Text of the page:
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  • André du Ryer and Oriental Studies in Seventeenth-Century France
  • Nabil Matar (bio)
Alastair Hamilton and Francis Richard, André du Ryer and Oriental Studies in Seventeenth-Century France, Arcadian Library Series (London: Oxford University Press, 2004), 200 pp.

André du Ryer (c. 1580–1660) studied Arabic and Turkish in Egypt in the early 1620s when he served as vice-consul for French traders in the eastern Levant. In 1631, he accompanied the French ambassador to Istanbul where they began collecting Oriental manuscripts and antiquities for their "cabinets of wonder," but such pursuits on the part of Europeans were not independent of political goals. As the Thirty Years War raged, European countries turned to the Islamic world for possible alliances against mutual adversaries. The French in Istanbul discussed cooperation with the Turks, as Holland did with Morocco; there were discussions in 1627 of a Franco-Persian alliance against the Ottomans. Europeans also turned to the large Eastern Christian populations in the Ottoman empire for supportand it was in this period that European powers began a process of co-opting these minorities, the disastrous results of which continue to resonate even today.

Whether there was a "pure" interest in the literature and culture of the Muslim (and Christian) peoples of the East is a question that Hamilton and Richard examine carefully. Were the study of Oriental languages, and the subsequent publication of Christian scriptures in Oriental vernaculars, intended to convert the "natives" and thereby win their political allegiance? Or were the scholars committed to the European dissemination of knowledge about Arabic, Turkish, and Persian culture and history? Du Ryer was sufficiently fascinated by the manuscripts he collected that in 1634 he published a translation of Saadi's Gulistan, thereby inaugurating a trend that culminated in the French translation of the Thousand and One Nights three-quarters of a century later. Du Ryer's fame as a translator rests on his daring rendering of the Qur'an into French in 1647. Neither publishers nor clerical (and civil) authorities were in favor of publishing the Qur'an in the vernacular. As Hamilton and Richard make clear, du Ryer feared a hostile reception of his work and thus included anti-Islamic invective in his preface. More interested in making his text accessible to French readers than in its linguistic or structural accuracy, du Ryer moreover made numerous mistakes [End Page 520] in translation and did not divide the text into suras and verses. Still, for the first time in the history of Oriental studies in Europe, the Qur'an was interpreted with reference to the writings of Muslim exegetes; and du Ryer's achievement was so original (and unexpectedly popular) that many of the later translations of the Qur'an into European languages relied on his text.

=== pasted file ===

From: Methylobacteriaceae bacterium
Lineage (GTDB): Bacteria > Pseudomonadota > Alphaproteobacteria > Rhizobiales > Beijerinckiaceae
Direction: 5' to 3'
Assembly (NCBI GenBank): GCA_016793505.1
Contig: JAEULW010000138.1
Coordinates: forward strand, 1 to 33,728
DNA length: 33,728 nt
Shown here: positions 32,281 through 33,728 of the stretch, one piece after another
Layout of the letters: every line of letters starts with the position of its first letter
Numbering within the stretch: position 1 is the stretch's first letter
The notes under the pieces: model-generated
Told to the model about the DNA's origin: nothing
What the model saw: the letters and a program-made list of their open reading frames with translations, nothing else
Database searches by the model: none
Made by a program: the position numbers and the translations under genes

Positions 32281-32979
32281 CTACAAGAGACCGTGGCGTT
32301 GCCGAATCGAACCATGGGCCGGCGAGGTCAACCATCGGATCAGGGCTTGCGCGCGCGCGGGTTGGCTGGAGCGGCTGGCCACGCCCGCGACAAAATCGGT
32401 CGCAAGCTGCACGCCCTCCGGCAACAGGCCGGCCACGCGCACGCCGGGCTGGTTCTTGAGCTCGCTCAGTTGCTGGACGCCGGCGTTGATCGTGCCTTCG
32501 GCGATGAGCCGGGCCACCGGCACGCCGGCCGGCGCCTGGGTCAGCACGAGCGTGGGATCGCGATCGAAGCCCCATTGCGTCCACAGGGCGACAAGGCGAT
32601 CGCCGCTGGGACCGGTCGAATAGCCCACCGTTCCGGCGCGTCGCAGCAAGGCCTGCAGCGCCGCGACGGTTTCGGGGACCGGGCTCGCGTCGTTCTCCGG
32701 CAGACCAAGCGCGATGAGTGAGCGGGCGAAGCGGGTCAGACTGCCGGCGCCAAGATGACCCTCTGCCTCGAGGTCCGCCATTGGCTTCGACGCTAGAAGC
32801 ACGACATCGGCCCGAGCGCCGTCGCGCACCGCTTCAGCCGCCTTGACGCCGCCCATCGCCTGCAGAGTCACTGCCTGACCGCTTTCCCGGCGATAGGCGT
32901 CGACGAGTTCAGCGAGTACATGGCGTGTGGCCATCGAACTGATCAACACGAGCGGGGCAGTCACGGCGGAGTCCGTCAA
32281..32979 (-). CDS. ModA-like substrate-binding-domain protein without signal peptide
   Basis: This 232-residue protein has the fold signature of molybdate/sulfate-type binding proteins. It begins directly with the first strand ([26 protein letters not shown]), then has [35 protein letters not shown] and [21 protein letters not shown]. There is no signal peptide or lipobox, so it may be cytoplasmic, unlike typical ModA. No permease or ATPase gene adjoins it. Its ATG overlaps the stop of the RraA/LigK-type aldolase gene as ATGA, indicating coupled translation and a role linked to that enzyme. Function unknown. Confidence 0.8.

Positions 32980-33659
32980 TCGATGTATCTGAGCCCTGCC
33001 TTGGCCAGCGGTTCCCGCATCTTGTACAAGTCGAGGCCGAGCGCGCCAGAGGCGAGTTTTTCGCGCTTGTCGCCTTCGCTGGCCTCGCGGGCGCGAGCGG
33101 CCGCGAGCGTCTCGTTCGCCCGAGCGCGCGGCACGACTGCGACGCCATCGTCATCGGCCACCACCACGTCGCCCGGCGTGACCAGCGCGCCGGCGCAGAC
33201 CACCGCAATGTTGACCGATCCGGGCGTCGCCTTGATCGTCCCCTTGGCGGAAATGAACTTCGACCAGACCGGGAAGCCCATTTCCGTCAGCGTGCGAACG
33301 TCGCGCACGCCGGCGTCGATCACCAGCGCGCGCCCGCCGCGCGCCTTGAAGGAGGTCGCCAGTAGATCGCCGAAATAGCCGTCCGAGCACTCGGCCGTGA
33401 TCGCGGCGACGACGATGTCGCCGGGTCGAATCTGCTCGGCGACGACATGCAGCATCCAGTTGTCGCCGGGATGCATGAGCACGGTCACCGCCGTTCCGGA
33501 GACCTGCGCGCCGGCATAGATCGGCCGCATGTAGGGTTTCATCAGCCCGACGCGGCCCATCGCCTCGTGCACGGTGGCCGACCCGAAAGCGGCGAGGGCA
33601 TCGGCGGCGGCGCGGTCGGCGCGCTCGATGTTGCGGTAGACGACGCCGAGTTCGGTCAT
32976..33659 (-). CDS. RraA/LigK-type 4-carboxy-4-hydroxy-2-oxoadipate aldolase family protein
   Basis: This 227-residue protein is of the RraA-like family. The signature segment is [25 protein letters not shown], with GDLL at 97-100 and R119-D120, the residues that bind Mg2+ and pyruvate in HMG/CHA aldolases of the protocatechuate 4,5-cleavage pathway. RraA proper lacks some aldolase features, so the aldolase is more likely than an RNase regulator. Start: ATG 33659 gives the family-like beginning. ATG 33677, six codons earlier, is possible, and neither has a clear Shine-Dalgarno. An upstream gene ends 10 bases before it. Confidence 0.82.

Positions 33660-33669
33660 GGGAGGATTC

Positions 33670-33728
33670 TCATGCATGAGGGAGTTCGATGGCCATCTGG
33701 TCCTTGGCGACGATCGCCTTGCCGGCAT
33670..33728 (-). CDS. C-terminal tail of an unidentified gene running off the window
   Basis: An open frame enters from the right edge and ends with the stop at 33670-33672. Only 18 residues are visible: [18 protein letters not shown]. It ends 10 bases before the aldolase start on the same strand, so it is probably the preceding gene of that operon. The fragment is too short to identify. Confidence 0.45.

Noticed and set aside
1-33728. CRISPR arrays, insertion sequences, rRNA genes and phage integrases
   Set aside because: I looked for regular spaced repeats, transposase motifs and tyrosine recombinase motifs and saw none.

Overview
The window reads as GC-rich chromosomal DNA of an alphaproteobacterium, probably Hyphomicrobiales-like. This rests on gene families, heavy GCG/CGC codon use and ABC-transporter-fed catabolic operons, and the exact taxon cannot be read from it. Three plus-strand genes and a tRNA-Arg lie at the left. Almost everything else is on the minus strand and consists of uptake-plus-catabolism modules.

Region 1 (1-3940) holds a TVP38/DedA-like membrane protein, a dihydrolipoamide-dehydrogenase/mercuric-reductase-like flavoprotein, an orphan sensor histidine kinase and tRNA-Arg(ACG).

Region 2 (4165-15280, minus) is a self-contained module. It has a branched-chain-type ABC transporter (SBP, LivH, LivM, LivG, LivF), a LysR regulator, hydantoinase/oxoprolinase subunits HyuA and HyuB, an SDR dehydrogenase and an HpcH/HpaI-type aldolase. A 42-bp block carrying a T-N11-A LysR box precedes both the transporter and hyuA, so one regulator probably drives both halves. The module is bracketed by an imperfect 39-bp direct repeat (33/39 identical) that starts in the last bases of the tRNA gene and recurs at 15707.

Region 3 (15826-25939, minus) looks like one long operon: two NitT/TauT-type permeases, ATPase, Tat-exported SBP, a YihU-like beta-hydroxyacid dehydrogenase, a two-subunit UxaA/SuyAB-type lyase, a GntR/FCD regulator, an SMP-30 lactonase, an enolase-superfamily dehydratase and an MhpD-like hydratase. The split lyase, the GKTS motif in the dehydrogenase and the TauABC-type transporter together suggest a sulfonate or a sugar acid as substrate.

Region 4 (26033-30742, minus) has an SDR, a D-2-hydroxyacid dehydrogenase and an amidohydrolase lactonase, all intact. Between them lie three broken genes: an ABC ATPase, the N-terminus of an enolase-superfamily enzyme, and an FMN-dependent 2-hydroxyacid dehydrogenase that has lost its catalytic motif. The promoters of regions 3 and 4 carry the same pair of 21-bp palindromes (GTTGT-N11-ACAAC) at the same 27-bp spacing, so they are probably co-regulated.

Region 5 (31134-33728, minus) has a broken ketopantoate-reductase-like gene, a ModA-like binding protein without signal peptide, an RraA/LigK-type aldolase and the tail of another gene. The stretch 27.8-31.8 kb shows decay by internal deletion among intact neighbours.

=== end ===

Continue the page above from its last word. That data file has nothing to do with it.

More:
Painstakingly researched, André du Ryer and Oriental Studies in Seventeenth-Century France is the first (and should long remain the definitive) study of its subject. The bibliography of manuscripts owned and used by du Ryer, which appears at the end of this book, is especially valuable for scholars studying the first phase of Oriental scholarship in Europeand the first phase of Christian-Islamic relations in the early modern Mediterranean.

Nabil Matar

Nabil Matar, currently British Academy visiting research professor, is the author of Islam in Britain, 1558-1685; Turks, Moors, and Englishmen in the Age of Discovery; and Barbary and Britain, 1589-1689, as well as editor of In the Lands of the Christians: Arabic Travel Writing in the Seventeenth Century.



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